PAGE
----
By sunset today, one-third of this year’s Ramadan would have been covered. Allahu Akbar! It would seem as if this Ramadan is steadily running faster than anticipated. This is why Muslims are encouraged to hasten to take good advantage of all the spiritual opportunities that come along with Ramadan including imbibing the virtues of empathy, patience and perseverance. When a Muslim fasts, the pains of physical deprivation is felt but patiently endured. This deprivation and endurance, though temporary, makes the individual to be conscious of the effects of such pains suffered by many others who perhaps are poor and cannot afford the basic necessities of life.
As a special month, Ramadan provides opportunity for the exercise of self-discipline, self-restraint, and self-evaluation. It guides a worshipper against all forms of immorality. A Muslim is forgiven the sins he committed between two Ramadans if he observed each Ramadan fast with all sincerity. During Ramadan, Muslims enjoy the benefit of their prayers being answered when breaking the fast at sunset. The early morning meal (Sahur) taken at dawn keeps a devoutee awake and thus provides opportunity to engage in diverse acts of worship including standing in prayers at night (tahajjud) as well as observing the obligatory prayer of Subhi in congregation.
On every night of the month of Ramadan, Allah (SWT) commands: “Where are those asking for my forgiveness? I’ve forgiven them; where are those who have repented? I’ve pardoned them; and for those who have demands, I’ve granted their requests”. Ramadan is a month full of virtues. It is a period for believers to purify themselves and seek divine intervention in matters that trouble their peace and wellbeing. As a special month of divine benevolence, the entire Ramadan is a period during which the prayers of devotees are specially answered. Allah (SWT) in Qur’an 2:186 affirms, “When my servants ask thee concerning me, I am indeed close (to them). I listen to the prayer of every supplicant when he calls on me: let them also with a will, listen to my call and believe in me: that they may walk in the right way.”
There are several other benefits, spiritual and medical, that make Ramadan a month like no other. The physiological benefits of fasting include lowering of blood sugar level and cholesterol. Medical experts say Ramadan fast could be an ideal recommendation for the treatment of mild to moderate non-insulin diabetes and obesity. While certain groups of Muslims due to some health reasons are exempted from Ramadan fast including ulcer patients and pregnant women, fasting has in no way been noted to harm the condition of a healthy person. Although we do not observe prayers for exercise, mild movement of the joints during long hours of tarawih or tahajjud prayers could be a form of physical drill that helps to keep body fit.
Fasting promotes detoxification. The liver, kidneys and other organs in the body help in discharging toxins. Fat is substantially burnt during fasting especially when it is over a period of time as in Ramadan. During fasting, the digestive organs also rest; helping to maintain balance of fluids in the body. Fasting promotes healthy diet. It reduces the rate of craving for processed foods. It promotes desire for natural foods, especially water and fruits. This is one way by which fasting promotes healthy lifestyle.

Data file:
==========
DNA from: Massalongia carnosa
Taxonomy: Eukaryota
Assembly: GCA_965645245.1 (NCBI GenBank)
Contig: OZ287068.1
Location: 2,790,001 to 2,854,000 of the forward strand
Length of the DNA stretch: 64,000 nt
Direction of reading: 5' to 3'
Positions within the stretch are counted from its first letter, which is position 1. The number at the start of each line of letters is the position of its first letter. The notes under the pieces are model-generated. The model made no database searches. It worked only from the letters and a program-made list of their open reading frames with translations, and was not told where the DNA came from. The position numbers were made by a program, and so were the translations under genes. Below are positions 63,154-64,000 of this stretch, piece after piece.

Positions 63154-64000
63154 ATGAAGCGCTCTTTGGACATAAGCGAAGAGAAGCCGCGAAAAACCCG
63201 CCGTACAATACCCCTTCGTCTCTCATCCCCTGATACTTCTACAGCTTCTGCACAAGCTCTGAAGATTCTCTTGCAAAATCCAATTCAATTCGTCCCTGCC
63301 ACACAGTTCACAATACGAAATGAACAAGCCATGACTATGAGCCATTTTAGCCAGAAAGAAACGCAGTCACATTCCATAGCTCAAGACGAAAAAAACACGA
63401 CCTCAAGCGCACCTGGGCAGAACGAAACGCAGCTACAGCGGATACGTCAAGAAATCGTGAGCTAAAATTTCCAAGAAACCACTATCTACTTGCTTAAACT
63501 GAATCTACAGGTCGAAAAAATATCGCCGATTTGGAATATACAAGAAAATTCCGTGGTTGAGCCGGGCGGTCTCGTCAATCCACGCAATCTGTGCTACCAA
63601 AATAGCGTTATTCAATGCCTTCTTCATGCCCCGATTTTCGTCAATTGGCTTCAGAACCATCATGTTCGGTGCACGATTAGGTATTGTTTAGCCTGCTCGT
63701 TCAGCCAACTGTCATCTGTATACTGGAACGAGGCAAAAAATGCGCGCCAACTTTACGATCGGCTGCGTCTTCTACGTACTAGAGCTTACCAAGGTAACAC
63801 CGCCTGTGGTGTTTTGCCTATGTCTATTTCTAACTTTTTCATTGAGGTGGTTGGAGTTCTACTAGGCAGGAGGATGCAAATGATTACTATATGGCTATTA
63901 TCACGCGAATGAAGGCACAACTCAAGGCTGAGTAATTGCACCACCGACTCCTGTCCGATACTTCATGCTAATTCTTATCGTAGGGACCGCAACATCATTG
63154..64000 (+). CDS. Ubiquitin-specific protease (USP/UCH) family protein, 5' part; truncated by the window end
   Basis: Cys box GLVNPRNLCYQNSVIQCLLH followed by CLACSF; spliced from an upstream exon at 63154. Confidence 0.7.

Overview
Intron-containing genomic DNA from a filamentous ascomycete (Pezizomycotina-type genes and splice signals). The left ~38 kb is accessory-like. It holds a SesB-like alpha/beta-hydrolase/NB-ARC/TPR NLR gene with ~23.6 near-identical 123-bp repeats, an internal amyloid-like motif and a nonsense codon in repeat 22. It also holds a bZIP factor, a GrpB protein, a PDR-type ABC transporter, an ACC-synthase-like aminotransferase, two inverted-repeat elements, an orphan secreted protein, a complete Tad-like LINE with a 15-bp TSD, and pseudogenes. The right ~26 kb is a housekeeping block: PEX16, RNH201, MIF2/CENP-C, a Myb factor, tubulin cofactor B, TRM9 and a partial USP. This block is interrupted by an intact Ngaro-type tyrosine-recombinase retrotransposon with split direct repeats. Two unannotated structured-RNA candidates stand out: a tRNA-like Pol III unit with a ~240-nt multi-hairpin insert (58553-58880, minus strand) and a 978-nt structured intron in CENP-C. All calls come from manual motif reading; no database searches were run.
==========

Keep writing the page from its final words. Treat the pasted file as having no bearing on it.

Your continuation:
When individuals take fruits to break a fast, they increase the body’s store of essential vitamins and minerals. Vitamins A and E are good antioxidants that are readily available in fruits that help to boost immunity. Nonetheless, Muslims are advised to exercise moderation in their eating habits. They are encouraged not to gorge themselves on meals so much that it becomes impossible for them to wake up and spend the night in prayers and supplications.
Ramadan fast in Islam is different from fasting under medical instructions because in Ramadan, there is no malnutrition or inadequate calorie intake. Ramadan fast is not a prescription from a physician. Moreover, the types of food taken during Ramadan do not have any selective dietary criteria such as restricting a Muslim to go on protein only or fruits only. In Ramadan, everything that is permissible (halal) is taken by Muslims but in moderate quantities.
Ramadan fast may also help addicts to overcome their bad habits which may include addiction to cigarette smoking, drugs, alcohol, caffeine and other health threatening substances. Although there could be other routines required to resolve addictions, fasting can yet play a significant role.
The psychological benefits of Ramadan fast include peace and tranquility for those who observe it. Hostility is forestalled as Muslims are advised by the Prophet (SAW) to say ‘I am fasting’ when provoked by another person’s words or actions. Fasting also guides a Muslim to remain pure and righteous during Ramadan as he abstains from telling lies. The Prophet Muhammad (SAW) has warned, “If one does not give up falsehoods in words and actions, Allah has no need of his giving up food and drink (i.e. fasting).”
As a month full of spiritual amnesty and Allah’s mercy, let us repent from our sins and ask Allah for the forgiveness of our shortcomings and disobedience to divine injunctions. Ramadan is an opportunity that comes once in twelve months. Let us imagine as if this were the last Ramadan to be observed in our lifetime. Let us not, therefore, waste or misuse this great opportunity. May Allah (SWT) put us among those to be forgiven their sins, big and small, in this sacred month of mercy, amin.